Hiking Like a Woman

Twenty-five percent of thru-hikers on the Appalachian Trail are women, and, let me tell you, these are hardcore women who take after the Mary Rowlandsons and Hannah Dustans of America. Before I reached the 100-mile mark, however, I had already heard several hikers use the phrase, "I'm going to take this mountain like a man," … Continue reading Hiking Like a Woman

“Leave No Trace”: When American Transcendentalism Leads to Wilderness Preservation

Having hiked over 500 miles of the Appalachian Trail this summer, dutifully carrying a copy of Thoreau's writings with me, there are certain habits I've cultivated with a now-ingrained daily routine that I'll take with me off the trail. The "Leave No Trace" policy of American hiker culture is what keeps the Appalachian Trail special for everyone … Continue reading “Leave No Trace”: When American Transcendentalism Leads to Wilderness Preservation

Losing a Wild Soundscape 

Hiking the Appalachian Trail this summer has been a musical experience beyond anything I could have predicted. I've now hiked over 300 miles along the state line of North Carolina and Tennessee, arriving in Virginia yesterday just in time for the shocking gun-like echo of fireworks. Before I get to that, let me share with … Continue reading Losing a Wild Soundscape 

Addressing Despair in the Classroom: An Ecocritical Approach to Non-Canonical American Writers

Pedagogy and American Literary Studies (PALS) invited me last month to write a guest post on teaching the American Literature Survey Course. While collaborating and making edits, the wonderful team at PALS gave me an opportunity to write a second post about something else that happened in the course. Take a look:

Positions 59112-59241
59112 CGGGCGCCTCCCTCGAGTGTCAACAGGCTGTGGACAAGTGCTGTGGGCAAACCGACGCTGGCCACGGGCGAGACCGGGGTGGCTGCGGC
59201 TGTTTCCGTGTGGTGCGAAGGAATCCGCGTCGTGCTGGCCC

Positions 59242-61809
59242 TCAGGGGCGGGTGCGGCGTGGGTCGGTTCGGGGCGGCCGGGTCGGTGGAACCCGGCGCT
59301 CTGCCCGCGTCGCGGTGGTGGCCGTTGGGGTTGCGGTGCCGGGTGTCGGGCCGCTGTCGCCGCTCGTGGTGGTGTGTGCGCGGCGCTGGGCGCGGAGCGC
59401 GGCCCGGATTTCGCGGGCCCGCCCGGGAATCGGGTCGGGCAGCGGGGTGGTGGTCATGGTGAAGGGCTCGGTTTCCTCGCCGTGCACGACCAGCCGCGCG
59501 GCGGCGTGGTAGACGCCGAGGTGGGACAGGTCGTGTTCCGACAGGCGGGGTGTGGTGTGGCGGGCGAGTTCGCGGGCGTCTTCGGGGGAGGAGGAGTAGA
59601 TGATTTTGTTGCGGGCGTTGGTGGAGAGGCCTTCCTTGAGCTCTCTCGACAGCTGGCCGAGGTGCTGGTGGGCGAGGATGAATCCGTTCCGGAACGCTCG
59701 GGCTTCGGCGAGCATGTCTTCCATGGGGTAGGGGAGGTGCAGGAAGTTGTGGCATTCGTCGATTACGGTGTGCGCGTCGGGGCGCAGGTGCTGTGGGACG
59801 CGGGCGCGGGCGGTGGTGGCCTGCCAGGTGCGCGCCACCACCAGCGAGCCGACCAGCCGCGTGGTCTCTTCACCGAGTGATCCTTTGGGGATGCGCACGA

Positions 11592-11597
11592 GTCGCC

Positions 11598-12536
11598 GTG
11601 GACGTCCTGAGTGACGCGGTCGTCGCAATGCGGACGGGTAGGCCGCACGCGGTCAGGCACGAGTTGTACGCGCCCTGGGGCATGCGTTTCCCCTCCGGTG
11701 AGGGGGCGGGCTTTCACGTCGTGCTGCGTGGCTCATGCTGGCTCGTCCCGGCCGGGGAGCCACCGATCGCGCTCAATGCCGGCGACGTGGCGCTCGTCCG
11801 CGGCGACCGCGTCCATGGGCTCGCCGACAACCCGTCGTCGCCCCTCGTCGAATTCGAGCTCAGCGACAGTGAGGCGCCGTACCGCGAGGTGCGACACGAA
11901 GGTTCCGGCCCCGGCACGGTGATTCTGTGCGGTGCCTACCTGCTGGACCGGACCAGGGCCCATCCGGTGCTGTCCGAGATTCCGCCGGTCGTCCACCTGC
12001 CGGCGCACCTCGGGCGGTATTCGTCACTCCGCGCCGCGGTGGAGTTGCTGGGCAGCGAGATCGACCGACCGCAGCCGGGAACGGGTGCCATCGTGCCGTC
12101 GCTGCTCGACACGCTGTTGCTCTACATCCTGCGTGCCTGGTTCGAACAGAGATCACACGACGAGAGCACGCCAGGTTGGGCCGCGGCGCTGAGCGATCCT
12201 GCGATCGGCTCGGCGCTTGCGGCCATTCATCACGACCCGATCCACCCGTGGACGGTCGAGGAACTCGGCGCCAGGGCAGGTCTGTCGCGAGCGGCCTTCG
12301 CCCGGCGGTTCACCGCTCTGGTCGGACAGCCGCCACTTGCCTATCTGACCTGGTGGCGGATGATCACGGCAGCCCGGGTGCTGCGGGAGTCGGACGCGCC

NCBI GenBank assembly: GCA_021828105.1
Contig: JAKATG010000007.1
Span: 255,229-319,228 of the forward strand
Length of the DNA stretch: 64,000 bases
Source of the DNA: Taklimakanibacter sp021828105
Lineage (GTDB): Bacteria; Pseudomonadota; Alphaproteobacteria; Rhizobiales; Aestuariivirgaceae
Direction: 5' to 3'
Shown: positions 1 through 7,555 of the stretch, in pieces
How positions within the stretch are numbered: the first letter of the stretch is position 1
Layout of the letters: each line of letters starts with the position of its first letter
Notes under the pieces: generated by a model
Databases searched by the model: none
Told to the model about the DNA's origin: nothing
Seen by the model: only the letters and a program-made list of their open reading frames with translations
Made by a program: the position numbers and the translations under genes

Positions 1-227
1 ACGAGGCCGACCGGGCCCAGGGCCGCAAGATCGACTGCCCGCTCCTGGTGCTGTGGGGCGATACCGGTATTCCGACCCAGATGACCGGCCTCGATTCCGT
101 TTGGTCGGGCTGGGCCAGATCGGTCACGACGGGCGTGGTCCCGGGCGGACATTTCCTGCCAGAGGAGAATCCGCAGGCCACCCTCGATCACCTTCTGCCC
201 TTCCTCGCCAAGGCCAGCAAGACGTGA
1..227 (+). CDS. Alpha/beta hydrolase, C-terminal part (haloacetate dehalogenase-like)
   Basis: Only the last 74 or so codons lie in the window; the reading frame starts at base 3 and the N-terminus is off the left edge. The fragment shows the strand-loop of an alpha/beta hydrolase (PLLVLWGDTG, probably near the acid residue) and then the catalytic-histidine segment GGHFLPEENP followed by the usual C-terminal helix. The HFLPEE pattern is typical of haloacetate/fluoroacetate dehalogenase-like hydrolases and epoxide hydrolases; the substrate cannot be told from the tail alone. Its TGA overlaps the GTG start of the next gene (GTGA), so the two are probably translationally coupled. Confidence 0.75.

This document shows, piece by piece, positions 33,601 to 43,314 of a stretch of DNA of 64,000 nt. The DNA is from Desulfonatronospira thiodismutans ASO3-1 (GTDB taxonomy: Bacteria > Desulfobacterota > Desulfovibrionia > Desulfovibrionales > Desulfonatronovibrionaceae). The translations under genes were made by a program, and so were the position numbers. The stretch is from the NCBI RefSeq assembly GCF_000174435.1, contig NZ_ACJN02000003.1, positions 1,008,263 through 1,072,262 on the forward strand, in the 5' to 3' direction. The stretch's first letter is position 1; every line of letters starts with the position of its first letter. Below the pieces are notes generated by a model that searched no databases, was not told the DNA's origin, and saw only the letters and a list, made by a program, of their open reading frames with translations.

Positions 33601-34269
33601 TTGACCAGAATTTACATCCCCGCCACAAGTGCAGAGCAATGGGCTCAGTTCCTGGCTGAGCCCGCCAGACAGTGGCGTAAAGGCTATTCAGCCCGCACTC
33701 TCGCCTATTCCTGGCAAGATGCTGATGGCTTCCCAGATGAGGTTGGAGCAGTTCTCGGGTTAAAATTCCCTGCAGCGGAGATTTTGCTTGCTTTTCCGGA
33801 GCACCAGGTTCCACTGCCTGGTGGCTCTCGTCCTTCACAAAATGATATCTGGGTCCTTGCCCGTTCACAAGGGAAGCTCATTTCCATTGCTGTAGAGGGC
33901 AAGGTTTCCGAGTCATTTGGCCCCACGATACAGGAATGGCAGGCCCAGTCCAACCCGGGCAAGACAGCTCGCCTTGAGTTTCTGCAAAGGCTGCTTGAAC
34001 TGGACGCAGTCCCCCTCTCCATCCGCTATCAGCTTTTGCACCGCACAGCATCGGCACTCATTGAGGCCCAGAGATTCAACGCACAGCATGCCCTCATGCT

Welcome to Pedagogy & American Literary Studies

PALS Note: This is the second post from Christina Katopodis about her novel approaches to the American literature survey. Read below for her ideas on combatting despair in face of the many injustices and tragedies in American literary history. And find her first post here

In my last post, I talked about building community in the classroom, something I value as a teacher because it means simultaneously establishing a safe and flexible learning environment. The community-building began with the nature walk and class blog, in shared experiential learning. The ecocritical framework to the course, from the walk to the readings, bolstered a sense of solidarity in the classroom that we discovered we needed later in the semester. One additional goal I had for “American Literature: Origins to the Civil War” was to center America’s origins around her founding mothers and people of color in addition to the “city on…

View original post 1,625 more words

A Week on the Appalachian Trail Reading Thoreau

Henry David Thoreau writes in "Walking," that every walk is a crusade, and declares sauntering an art. I set out this summer to hike about 1,000 miles of the Appalachian Trail, bringing a copy of Thoreau's A Week on the Concord and Merrimack Rivers with me for the first 100 miles. I've spent more of … Continue reading A Week on the Appalachian Trail Reading Thoreau

Walking the Walk: Combining Graduate Study with Teaching

"How womankind, who are confined to the house still more than men, stand it I do not know; but I have ground to suspect that most of them do not stand it at all." --Henry David Thoreau, "Walking" As I prepare to teach "Gender in the American Renaissance" and "American Literature: Origins to the Civil … Continue reading Walking the Walk: Combining Graduate Study with Teaching